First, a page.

August 23, 2010

Interesting Problems

The Hershey Bar problem:
Give an optimal algorithm to break an mxn Hershey bar into 1x1 pieces. At each step, you can choose a single rectangle of chocolate and crack it along one of its vertical or horizontal lines. A single crack counts one step. You are to make the fewest number of cracks.

David Gries's coffee can problem:
Given a can of black and white coffee beans, do the following: Pull out two beans: if both are the same color, replace them with a white bean. If the two are different, replace them with a black bean. What color is the last bean?

August 15, 2010

The Common Feature Among All Living Beings

What is pain?

Is it a feeling? (If so, what is a feeling?) Is it absolute? What makes it different between us, a crocodile, a tree, a microbe? Does a microbe really feel pain?

Is pain really a good thing or a bad thing?

I think one thing common among all creatures is the pain. Whether it is a feeling or inter-cellular reaction chemical reaction or inner-cellular or whatever. It seems to be existent among all living beings.

It is the sense of pain that causes a living being to continue living. I am definitely sure of myself that I didn't feel pain, I wouldn't have lived until now.

August 13, 2010

Distribution of Factor Count for Numbers

I extracted the frequency of the factors for numbers in the range [2,  10^6]. It was quiet interesting for me. Why is it that 2,688 numbers have 30 unique factors but there are ZERO numbers that have 32 factors?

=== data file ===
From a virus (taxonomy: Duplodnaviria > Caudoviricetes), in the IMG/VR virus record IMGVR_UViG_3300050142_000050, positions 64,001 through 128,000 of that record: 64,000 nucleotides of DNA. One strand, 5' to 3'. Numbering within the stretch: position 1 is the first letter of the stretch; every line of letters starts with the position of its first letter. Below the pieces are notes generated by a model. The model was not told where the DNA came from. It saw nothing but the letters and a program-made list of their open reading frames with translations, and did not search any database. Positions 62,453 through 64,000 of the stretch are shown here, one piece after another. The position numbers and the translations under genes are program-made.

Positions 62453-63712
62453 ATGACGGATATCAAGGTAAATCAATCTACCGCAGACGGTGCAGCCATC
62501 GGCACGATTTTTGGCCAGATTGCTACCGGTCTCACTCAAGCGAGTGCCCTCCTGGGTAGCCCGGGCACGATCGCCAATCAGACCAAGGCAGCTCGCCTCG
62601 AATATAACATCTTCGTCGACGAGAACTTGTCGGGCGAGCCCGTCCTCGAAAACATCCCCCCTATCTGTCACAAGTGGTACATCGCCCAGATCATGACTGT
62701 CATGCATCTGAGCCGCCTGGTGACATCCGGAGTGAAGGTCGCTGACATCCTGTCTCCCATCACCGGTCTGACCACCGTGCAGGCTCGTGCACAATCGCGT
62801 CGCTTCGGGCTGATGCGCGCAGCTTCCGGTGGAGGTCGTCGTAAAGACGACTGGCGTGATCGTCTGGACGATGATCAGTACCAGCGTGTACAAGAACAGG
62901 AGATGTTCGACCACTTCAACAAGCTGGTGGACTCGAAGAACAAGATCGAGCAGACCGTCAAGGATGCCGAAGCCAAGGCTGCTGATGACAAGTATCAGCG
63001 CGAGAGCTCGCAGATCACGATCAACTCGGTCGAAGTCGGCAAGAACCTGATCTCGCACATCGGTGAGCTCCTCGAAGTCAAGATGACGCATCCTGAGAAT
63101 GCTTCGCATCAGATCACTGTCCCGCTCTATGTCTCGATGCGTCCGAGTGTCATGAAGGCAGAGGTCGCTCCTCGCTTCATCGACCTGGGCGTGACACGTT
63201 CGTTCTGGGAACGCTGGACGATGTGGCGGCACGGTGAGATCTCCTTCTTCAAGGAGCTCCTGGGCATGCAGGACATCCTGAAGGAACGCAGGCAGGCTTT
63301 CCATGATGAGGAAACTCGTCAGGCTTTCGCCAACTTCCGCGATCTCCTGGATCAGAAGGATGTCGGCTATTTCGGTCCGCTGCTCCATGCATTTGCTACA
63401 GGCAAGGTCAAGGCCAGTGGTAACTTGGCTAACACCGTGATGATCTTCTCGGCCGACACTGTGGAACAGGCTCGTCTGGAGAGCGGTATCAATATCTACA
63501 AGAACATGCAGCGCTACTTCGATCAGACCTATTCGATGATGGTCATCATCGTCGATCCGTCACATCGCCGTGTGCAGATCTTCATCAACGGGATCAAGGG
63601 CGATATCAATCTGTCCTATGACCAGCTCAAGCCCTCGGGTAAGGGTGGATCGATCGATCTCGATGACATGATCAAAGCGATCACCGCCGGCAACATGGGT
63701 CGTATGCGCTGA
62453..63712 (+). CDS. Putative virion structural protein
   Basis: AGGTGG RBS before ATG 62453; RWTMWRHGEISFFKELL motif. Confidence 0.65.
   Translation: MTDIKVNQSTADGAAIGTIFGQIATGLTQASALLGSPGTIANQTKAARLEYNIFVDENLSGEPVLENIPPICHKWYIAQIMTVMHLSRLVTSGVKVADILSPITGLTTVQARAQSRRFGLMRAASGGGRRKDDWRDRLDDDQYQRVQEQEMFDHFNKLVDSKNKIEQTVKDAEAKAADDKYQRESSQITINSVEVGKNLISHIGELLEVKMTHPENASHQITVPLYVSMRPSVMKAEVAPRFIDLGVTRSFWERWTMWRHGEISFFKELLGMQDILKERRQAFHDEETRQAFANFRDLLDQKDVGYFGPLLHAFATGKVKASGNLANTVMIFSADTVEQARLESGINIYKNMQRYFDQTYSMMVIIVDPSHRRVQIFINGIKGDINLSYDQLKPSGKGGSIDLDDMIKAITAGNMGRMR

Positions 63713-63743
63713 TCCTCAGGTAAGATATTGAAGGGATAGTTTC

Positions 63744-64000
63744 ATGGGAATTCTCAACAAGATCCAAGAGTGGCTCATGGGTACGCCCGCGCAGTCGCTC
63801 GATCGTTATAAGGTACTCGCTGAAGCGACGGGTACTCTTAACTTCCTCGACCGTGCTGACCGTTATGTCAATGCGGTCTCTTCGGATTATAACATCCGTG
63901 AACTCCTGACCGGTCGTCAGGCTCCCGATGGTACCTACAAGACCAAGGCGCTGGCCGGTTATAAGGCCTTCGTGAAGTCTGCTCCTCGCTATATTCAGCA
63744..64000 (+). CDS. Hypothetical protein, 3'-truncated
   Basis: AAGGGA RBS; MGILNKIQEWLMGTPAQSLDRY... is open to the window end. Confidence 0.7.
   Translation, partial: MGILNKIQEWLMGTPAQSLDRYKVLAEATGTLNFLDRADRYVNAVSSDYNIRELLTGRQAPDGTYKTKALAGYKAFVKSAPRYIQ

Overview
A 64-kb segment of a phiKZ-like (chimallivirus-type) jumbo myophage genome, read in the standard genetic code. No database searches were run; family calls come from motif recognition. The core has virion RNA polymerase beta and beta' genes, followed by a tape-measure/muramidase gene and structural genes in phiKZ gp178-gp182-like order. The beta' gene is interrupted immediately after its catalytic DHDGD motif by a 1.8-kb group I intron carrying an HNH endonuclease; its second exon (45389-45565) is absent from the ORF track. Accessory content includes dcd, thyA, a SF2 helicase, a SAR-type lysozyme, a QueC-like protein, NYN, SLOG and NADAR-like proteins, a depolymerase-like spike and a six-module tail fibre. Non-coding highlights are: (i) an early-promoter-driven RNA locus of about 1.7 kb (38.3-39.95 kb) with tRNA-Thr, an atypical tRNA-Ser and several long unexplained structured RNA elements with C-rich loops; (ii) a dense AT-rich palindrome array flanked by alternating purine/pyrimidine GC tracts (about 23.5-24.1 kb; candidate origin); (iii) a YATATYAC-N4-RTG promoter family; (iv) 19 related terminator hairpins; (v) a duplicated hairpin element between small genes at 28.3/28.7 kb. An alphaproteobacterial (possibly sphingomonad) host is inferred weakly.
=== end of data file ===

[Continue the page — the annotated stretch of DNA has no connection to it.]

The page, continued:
While studying about randomized algorithms in wikipedia, one of the very first algorithms in this context is the Miller-Rabin primality test and an important statement in their algorithm is that:

"If n is composite then at least three-fourths of the natural numbers less than n are witnesses to its compositeness."[1,2]

But a number like 22 has only two numbers are witnesses of its compositeness (2 and 11). So what does that mean. I thought that it could be true for most numbers if we get to infinity, therefore I counted the number of factors (witness of compisiteness) of the numbers from two to one million. And as the mubers grow their factor count become less comparable to their magnitude. So what does that quote mean?

[1] .
[2]. Dietzfelbinger, M. and Hagerup, T. and Katajainen, J. and Penttonen, M. "A Reliable Randomized Algorithm for the Closest-Pair Problem", Journal of Algorithms, Vol 25, Issue 1, 1997.